A Conversation with Andy Pennoni, Assistant Director, Quality Assurance Compliance/Risk & Sustainability, New Chapter, Inc.
New Chapter Inc. is a Vermont-based vitamin and supplement company with a deeply held mission to honor the wisdom of nature and promote healing. New Chapter works primarily through contract manufacturers and suppliers. Because they are unable to directly verify down the supply chain, they worked with NSF to develop an assessment tool. This tool’s goals were to ensure that their business partners, from manufacturing to sourcing, adhere to the mission, standards, and values of New Chapter. Andy Pennoni outlined the process below.
“At New Chapter we make healing products. We truly believe that a product intended to heal needs to be a healing force in all directions, from the consumer to the field where we’re growing our raw materials.” — Andy Pennoni
“We weren’t in the dark by ourselves on this. We didn’t want to waste a lot of time, redeveloping wheels and frameworks that NSF already had or was interested in creating.” — Andy Pennoni
New Chapter is a small business partner with many contract manufacturers and suppliers. They were asking these small businesses to do additional work so they wanted to be tactful in their approach. They thought a lot about how to get across the message that they wanted their suppliers to seriously consider taking steps to become more socially responsible for the long-term.
NC sought NSF’s help because:
NC identified and assessed existing tools. These included SMETA 4 pillar audit, Sustainability Consortium product tool kits, B Corps metrics. No one assessment tool captured both the social and environmental goals they were seeking and so they worked with NSF to develop their own.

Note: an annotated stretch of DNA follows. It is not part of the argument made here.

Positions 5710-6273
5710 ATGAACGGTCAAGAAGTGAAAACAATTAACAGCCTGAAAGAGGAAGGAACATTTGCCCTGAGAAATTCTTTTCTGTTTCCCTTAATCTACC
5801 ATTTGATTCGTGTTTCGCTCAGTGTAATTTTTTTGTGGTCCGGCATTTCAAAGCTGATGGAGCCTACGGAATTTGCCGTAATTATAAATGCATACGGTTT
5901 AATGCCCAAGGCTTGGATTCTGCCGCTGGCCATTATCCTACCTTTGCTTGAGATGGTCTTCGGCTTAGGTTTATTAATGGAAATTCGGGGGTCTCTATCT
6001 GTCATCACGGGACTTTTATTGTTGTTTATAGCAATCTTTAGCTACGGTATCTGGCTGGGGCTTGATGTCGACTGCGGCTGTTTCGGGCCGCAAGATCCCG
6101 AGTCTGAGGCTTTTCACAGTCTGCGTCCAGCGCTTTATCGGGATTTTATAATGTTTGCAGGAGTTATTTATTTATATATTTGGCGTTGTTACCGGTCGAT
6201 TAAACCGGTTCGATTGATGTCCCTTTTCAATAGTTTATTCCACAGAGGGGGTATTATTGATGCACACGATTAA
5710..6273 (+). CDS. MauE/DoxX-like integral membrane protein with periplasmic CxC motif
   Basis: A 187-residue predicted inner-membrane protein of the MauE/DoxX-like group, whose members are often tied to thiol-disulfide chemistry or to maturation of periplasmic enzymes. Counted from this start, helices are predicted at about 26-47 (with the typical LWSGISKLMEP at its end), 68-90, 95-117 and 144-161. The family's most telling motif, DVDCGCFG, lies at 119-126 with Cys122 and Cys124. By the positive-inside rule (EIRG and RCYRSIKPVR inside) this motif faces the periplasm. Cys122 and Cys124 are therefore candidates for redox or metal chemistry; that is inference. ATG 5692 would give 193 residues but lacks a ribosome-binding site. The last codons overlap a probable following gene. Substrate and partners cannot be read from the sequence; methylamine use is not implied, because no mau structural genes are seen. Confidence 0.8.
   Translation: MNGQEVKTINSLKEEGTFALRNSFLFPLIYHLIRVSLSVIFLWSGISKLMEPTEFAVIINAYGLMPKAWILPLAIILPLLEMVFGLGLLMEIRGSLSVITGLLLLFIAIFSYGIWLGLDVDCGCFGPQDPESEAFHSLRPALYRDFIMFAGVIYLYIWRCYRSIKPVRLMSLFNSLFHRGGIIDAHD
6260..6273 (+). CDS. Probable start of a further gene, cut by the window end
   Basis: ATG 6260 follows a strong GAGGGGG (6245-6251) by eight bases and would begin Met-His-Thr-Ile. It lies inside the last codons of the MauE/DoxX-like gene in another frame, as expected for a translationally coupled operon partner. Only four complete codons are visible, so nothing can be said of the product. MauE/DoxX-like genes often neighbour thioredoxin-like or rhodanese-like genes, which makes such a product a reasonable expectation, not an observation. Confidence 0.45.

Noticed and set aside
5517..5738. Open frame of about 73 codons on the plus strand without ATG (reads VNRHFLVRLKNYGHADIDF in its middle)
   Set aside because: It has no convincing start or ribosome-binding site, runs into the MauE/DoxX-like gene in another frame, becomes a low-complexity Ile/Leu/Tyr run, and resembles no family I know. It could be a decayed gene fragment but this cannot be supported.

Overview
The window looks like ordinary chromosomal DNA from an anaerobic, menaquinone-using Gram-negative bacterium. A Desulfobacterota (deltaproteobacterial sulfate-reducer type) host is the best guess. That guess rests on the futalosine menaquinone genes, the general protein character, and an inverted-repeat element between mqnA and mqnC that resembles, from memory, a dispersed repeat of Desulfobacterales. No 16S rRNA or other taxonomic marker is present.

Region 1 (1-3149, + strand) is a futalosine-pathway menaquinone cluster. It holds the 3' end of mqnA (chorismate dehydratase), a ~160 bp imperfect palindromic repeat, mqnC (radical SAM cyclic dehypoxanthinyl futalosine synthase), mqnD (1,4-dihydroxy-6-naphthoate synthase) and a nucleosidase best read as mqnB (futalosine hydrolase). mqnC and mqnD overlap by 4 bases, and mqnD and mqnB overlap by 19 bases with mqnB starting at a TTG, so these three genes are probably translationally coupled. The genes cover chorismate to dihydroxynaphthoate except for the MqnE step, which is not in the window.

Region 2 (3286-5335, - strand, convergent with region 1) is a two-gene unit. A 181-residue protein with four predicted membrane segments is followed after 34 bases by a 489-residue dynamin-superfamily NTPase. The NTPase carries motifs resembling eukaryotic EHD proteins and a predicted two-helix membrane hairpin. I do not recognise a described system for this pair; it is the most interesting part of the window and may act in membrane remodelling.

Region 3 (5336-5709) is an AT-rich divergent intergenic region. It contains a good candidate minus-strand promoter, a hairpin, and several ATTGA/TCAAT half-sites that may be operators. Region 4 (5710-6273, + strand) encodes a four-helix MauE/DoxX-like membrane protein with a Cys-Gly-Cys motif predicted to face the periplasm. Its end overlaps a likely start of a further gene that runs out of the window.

NC divided the information captured from these other audits into five macro categories. Within those, they identified 23 key performance indicators to develop the body of their assessment. The scope of content ranged from fair wages, working conditions, women’s rights and willful employment to Scope 1 and 2 emission tracking, plus waste and energy metrics. Next, they formulated questions to elicit the data they wanted to measure.
NC & NSF tailored the assessment to accurately capture the desired information at each level of supplier:
Tier I: Semi-finished, Finished goods suppliers
Tier II: Parts/value added suppliers
Tier III: Parts suppliers
Not all issues are relevant for all suppliers and so they edited the questions slightly to elicit the information related to the risks associated with each level of the supply chain—to make sure they were asking the right suppliers the right question
“We let them know that this was something New Chapter wanted them to do, but they really should want to do it as well. We told them, ‘We’re here to help you through it, to get your feet wet.’ We learned from a few suppliers that they had been trying for a couple of years to do this work, but they didn’t know how. And they were thankful for our process and that we had done a lot of the background work.” — Andy Pennoni
NC piloted each phase with companies that were 80% spend or more. These are considered a significant supplier in B Corp metrics and so this information could potentially count positively toward their next B Corps assessment, and therefore, their impact in the world.
With NSF on site, they had onboarding meetings about the program. A key learning was to schedule assessment-related meetings during already scheduled meetings, as much as possible, to be respectful of everyone’s time.
The feedback they received included:
NC did not set a fixed timeline for completing the assessment because:
NC rolled out Phase One with all Tier I contract manufacturers in the first year. At the beginning of the second year, they are beginning to pilot Phase Two with Tier I and to roll out Phase One with Tier II. NC gives each supplier around 30 days to complete each Phase, making sure that they have enough time. They asked each company what would help them do the assessment in the most efficient and effective way so that each company could provide the most accurate information.